It has been my observation that the Deadman story from Forever People is more or less a "Mopee" in DC continuity. (In it, he got an artificial body to operate in.) There was a "comprehensive" collection of Deadman stories collected in a series of tpbs several years ago and, IIRC, the Forever People issues were left out. My question is this: does the Deadman Omnibus contain the Forever People stories?
World's Finest Comics #223 (Ju'74) was the first time that I saw Deadman, too!
It was also the first time I encountered the Legion of Super-Heroes via the Composite Superman reprint!
My initial reaction to the Angst Acrobat of the Choir Invisible was that he was a "secret weapon" of Batman's that he seldom used and kept to himself.
But I liked Boston Brand as a character and looked forward to any other books with him in them though I never saw his Strange Adventure stories unless they were reprinted which they weren't en masse until the Deadman reprint series.
A week ago Friday I grabbed something off the stack of comics next to my bed -- The Best of World of Archie Jumbo Comics #51 -- and opened it to a random page, which put me in the smack dad middle of this story from 1971. Reading it two days after what happened at the Capitol, it strikes me with conflicting feelings of being of its time, off the mark and on the nose all at once.
Jeff of Earth-J said:
It has been my observation that the Deadman story from Forever People is more or less a "Mopee" in DC continuity. (In it, he got an artificial body to operate in.)
I hadn't heard of this aspect of the Deadman stories before reading this post. I think I bought all of the original Kirby Fourth World issues when they were first published, but I wasn't at all thrilled by Forever People and don't think I read them all. My first thought is that this 1972 comic was "inspired by" the 1965 first appearance of the character NoMan in T.H.U.N.D.E.R. Agents #1. He inhabited artificial bodies, too, but he was their inventor and he had a LOT of them, not just one.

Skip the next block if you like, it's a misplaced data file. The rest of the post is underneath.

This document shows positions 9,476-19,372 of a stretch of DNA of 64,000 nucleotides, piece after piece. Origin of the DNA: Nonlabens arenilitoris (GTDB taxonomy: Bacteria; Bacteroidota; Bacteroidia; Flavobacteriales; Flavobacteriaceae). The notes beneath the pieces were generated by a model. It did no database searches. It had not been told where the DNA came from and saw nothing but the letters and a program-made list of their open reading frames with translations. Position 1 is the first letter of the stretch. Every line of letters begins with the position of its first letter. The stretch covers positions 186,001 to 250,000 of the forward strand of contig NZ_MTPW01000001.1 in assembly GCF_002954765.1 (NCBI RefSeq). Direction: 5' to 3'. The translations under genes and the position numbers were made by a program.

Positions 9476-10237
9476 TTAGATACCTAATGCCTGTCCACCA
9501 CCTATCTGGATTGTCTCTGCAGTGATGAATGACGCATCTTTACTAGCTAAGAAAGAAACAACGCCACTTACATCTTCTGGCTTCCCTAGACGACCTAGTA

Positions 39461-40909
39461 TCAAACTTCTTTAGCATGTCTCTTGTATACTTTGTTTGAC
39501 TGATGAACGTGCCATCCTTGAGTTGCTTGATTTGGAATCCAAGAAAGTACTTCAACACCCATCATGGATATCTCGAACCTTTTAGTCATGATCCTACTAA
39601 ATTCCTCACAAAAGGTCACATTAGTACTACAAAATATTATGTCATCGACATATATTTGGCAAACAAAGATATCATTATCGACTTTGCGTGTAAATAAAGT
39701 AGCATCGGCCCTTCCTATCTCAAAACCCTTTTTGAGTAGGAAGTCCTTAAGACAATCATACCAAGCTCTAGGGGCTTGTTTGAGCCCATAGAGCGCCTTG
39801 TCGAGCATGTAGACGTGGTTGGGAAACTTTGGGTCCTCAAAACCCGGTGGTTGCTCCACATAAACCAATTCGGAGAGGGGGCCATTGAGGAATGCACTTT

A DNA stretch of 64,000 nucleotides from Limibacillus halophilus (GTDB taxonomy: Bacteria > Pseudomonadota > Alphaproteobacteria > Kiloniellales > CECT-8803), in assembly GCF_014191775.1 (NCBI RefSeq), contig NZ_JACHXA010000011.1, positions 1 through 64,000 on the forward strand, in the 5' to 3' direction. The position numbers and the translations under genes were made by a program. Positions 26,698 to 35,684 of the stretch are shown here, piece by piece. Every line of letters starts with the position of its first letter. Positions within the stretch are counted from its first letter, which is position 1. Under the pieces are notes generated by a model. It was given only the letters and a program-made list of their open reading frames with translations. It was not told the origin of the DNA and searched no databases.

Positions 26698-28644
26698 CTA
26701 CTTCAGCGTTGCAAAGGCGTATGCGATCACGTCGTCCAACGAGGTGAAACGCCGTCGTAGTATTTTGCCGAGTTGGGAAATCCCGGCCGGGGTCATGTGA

The DC Fandom Wiki says this about Forever People #10:
"Due to contradictions in continuity, the events from this issue are considered non-canon by the standards of Earth-One continuity. In both Earth-One and Post-Crisis continuity, Boston Brand was murdered by a villain named the Roy 'The Hook' Martin in Strange Adventures #215 (as confirmed by Rama Kushna). This series posits that Deadman was murdered by the Scavengers. The alterations to Deadman's origin are not referenced in any other comic title other than this one."
I suspect his short guest run in Forever People isn't included in the Deadman Omnibus because it isn't favored by anyone. Did they include his more recent appearances in which he is drawn like a skeleton wearing a costume instead of a ghost who looks like he did in life?
I read this Archie story online last year after someone brought it to our attention. Like everything else in the Archie world of that time, the story is simplistic.
My draft experience began with the guidance counselor in my high school calling me to his office when I turned eighteen. I didn’t know what it was about until I got there. He had me register for the draft. They never gave me any guidance beyond this, even when, at fifteen, they knew that my father had died just before the first day of school. They were annoyed that I didn’t come to school for a few days.
In April 1968 I was almost twenty and I received my draft notice. I showed up and the same day found myself at a fort for Basic Training. I didn’t go home for two days after already being sworn in, unlike the Archie gang. I had already been given what was called a pre-induction physical. They didn’t have us take a written test until shortly after arriving at Basic Training. When I was drafted you could be a draftee aged anywhere between 19 and 26. Volunteers, or which there were many, could be as young at 17 or 18. One of the guys in my training company had his 26th birthday right after being drafted.
A lot of pressure was applied so that in December 1969, ironically right after I got out of the Army, they implemented the draft lottery. Birthdates for the coming year were drawn randomly so that people could better understand what was likely to happen. I believe they were only dealing with men turning 19 that coming year. If your lottery number was somewhere between 200 and 365 you could probably be confident that you wouldn’t be drafted. So the 1971 Archie story almost certainly wouldn’t have had all of the Archie gang drafted at the same time. Other than portraying the character of Clyde as an idiot, the writer doesn’t seem to know what he’s trying to say about the draft or the war.
Also, the need for troops had declined by 1971. There were 3.4 times as many U.S. troops in Vietnam in 1968 than in 1971. Similarly, there were 3.1 times as many draftees in 1968 than in 1971.
Official numbers of troops and draftees: